SHANGHAI, Sept 19 (Reuters) – Geopolitics and a slowing economy are fueling pessimism among U.S. companies operating in China, with the proportion of companies optimistic about their five-year prospects in the country falling to a record low, according to a survey published Tuesday. .
Even after COVID restrictions ended, which took a heavy toll on both revenue and confidence in 2022, the percentage of U.S. companies surveyed optimistic about China’s five-year business outlook fell to 52 percent. according to the annual survey published by the American Chamber of Commerce. (AmCham) in Shanghai.
This is the lowest level of optimism recorded since the first release of AmCham Shanghai’s annual report on Chinese affairs in 1999.
“Frankly, if there’s one thing that surprised me about this year’s survey, it’s this number,” said Sean Stein, president of AmCham Shanghai. “By the time we conducted this year’s survey, many illusions had dissipated that we would see a sustainable rebound in (post-COVID) economic growth.”
Geopolitics remains a major concern for many businesses, with tensions between the United States and China cited as one of the top business challenges by 60% of 325 respondents, the same number of people who named the economic slowdown in China as a major challenge.
Concern about the transparency of China’s regulatory environment has also increased, with a third reporting that policies and regulations towards foreign companies have deteriorated over the past year, even though many respondents pointed the finger at U.S. government policies rather than those of China when asked about the push for decoupling.
Businesses have been at the center of the deterioration of relations between the two countries for several years. China has criticized U.S. efforts to block China’s access to cutting-edge technology, and U.S. companies have expressed concerns about fines, searches and other actions that make doing business in China risky.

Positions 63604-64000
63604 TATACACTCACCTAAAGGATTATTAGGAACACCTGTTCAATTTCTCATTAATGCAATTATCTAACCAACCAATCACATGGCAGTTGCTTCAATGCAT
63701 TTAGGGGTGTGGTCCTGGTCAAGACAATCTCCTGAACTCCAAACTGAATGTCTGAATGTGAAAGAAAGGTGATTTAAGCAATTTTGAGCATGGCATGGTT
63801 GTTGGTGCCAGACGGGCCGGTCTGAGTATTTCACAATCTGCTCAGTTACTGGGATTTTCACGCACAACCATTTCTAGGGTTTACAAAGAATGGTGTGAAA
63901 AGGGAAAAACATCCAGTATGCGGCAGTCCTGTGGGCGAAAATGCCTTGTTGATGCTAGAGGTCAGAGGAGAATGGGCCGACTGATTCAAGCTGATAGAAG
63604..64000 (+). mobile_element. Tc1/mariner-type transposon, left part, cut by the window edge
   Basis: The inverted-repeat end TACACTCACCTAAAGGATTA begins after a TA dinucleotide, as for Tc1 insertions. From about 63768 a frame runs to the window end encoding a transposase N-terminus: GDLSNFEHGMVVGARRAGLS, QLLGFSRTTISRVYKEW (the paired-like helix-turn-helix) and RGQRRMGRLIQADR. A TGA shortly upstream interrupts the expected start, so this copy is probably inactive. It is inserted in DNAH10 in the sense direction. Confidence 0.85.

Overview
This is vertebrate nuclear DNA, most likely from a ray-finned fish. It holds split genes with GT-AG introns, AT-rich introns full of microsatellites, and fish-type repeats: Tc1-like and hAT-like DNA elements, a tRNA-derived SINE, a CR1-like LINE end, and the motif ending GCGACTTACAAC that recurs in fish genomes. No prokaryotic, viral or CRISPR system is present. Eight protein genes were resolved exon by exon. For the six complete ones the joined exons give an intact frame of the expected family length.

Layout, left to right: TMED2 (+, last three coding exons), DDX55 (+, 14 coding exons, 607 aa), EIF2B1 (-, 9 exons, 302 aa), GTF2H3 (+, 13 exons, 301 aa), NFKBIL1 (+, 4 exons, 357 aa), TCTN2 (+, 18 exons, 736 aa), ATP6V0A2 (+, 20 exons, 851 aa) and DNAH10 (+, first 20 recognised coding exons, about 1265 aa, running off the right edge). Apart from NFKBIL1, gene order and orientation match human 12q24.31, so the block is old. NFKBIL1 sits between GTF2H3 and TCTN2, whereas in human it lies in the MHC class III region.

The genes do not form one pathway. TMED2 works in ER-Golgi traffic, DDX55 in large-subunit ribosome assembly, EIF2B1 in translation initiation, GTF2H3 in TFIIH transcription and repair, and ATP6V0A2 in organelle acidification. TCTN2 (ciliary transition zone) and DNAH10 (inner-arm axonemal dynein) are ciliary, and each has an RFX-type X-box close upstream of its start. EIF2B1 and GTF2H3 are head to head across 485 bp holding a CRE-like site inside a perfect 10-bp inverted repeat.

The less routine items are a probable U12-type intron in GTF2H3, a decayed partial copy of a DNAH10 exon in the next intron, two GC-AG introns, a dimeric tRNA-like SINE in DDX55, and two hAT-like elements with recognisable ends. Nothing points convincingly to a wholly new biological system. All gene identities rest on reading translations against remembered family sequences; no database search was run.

Last month, U.S. Commerce Secretary Gina Raimondo said during a visit to China that U.S. companies had complained to her that China had become “uninvestable.”
Geopolitical tensions were also cited as the top risk to China’s future economic growth in the AmCham report, with improving U.S.-China relations the top factor respondents said would improve economic growth. prospects of their industry in China.
AmCham’s Stein said the survey was conducted before Raimondo’s visit and that since then he believes companies have begun to question whether they have been “too pessimistic and convinced that there is no There was no way out of a steady decline (in the United States). -Relations with China).
A larger percentage of companies, 40%, up from 34% last year, are currently redirecting or seeking to redirect investments that had been earmarked for China, primarily toward Southeast Asia.
That echoes a report released last week by Rhodium Group that found India, Mexico, Vietnam and Malaysia were receiving the vast majority of U.S. investment and that European companies were turning away from China.
Reporting by Casey Hall; Editing by Alex Richardson
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